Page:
The FDA has approved radium Ra 223 dichloride (Xofigo, Bayer) to treat men with metastatic castration-resistant prostate cancer, who have not responded to medical or surgical therapy to lower testosterone, after the cancer has spread to bones but not other organs.

The approval comes three months ahead of schedule under the agency’s priority review program, which expedites the review process for therapies when no satisfactory alternative exist, or if the treatment offers significant improvement to products already on the market.

In 2013, more than 200,000 men will be diagnosed with prostate cancer and 29,790 will likely die from the disease, according to National Cancer Institute estimates.

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“Xofigo binds with menerals int he bone to deliver radiation directly to bone tumors, limiting the damage to the surrounding normal tissues,” Richard Pazdur, MD, director of the FDA’s Center for Drug Evaluation and Research Office of Hematology and Oncology Products.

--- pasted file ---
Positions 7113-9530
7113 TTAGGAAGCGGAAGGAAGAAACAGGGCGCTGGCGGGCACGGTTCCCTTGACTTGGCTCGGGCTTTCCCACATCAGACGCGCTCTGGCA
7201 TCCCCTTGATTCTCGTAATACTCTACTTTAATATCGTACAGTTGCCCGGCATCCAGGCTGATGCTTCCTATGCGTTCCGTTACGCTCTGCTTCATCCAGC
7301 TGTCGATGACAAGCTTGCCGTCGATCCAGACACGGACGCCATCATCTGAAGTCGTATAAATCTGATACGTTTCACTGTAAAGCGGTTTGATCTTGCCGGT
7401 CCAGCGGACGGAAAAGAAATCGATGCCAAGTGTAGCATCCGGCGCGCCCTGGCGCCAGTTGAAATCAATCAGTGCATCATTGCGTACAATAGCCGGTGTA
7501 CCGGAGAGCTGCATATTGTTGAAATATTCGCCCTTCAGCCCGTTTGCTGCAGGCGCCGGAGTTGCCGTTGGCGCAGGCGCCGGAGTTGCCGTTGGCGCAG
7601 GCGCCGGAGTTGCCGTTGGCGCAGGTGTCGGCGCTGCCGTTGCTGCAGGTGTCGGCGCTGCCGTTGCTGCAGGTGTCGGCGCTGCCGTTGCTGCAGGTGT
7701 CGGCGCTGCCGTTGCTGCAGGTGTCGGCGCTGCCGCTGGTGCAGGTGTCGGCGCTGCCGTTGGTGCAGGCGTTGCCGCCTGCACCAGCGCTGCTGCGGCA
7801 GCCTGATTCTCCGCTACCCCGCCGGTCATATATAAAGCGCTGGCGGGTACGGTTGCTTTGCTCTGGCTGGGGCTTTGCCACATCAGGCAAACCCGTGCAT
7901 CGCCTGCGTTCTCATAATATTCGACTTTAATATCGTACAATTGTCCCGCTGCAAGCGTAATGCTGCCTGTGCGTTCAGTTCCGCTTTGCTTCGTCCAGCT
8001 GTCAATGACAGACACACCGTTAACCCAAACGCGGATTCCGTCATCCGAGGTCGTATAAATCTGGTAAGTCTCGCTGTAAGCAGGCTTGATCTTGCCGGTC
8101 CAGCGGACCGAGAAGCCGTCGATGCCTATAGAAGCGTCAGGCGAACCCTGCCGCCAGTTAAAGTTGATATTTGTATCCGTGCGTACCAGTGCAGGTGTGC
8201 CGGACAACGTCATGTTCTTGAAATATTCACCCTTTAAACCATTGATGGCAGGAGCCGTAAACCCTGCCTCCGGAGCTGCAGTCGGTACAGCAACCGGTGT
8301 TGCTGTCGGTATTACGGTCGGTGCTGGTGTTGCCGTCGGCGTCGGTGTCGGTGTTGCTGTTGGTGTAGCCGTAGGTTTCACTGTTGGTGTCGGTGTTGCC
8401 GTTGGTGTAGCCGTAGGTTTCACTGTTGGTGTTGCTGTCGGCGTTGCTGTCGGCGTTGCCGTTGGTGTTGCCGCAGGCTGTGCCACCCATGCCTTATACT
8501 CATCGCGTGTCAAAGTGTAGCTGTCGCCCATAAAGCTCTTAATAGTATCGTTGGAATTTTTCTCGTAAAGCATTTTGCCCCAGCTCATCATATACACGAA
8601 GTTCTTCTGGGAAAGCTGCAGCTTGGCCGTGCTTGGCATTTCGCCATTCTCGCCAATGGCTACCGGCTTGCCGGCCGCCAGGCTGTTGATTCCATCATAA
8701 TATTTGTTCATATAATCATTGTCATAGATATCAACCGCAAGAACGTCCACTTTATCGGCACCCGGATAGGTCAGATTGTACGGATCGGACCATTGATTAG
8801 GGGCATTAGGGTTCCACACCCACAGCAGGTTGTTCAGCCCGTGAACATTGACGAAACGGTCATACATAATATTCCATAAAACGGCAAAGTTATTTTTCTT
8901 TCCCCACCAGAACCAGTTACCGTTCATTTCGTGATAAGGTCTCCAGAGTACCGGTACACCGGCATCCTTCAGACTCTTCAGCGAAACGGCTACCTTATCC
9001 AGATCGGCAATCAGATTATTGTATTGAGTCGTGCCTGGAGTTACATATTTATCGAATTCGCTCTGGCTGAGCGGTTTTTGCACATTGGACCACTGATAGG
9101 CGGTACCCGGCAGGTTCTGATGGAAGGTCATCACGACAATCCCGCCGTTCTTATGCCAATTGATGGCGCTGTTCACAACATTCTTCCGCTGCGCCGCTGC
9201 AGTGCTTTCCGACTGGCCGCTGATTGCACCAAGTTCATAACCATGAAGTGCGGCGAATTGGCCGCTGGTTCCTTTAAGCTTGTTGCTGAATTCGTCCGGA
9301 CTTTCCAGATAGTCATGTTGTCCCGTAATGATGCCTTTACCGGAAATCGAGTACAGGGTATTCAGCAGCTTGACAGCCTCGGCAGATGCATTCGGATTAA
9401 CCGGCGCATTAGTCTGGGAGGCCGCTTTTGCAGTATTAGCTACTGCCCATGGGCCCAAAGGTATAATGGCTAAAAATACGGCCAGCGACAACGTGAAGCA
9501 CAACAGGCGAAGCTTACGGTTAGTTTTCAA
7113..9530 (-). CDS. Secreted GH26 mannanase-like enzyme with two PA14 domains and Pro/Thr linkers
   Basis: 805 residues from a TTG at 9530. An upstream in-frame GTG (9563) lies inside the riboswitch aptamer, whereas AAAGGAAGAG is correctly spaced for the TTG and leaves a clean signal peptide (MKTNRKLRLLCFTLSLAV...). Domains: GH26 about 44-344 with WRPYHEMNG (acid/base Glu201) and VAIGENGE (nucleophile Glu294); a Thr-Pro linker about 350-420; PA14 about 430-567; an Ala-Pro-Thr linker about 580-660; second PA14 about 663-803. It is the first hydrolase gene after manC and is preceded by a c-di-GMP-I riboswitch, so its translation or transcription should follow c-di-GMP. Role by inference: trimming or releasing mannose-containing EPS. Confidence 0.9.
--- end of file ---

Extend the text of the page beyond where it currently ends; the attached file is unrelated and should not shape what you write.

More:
Results from a single clinical trial involving 809 men with symptomatic castration-resistant prostate cancer showed that patients assigned to treatment with radium Ra 223 dichloride lived a median of 14 months vs. 11.2 months for patients assigned to placebo plus standard of care, and that the medication has the ability to extend overall survival.

Common sided effects include nausea, diarrhea, vomiting and swelling of the leg, ankle or foot. Blood abnormalities, such as anemia, lymphocytopenia, leukopenia, thrombocytopenia and neutropenia, may also occur.

Radium Ra 223 dichloride is the second treatment the FDA has approved in the past year to extend survival in men with metastatic prostate cancer. Xtandi was approved in 2012 for use in metastatic prostate cancer patients who have previously underwent medical or surgical therapy, and who have received the chemotherapy drug docetaxel.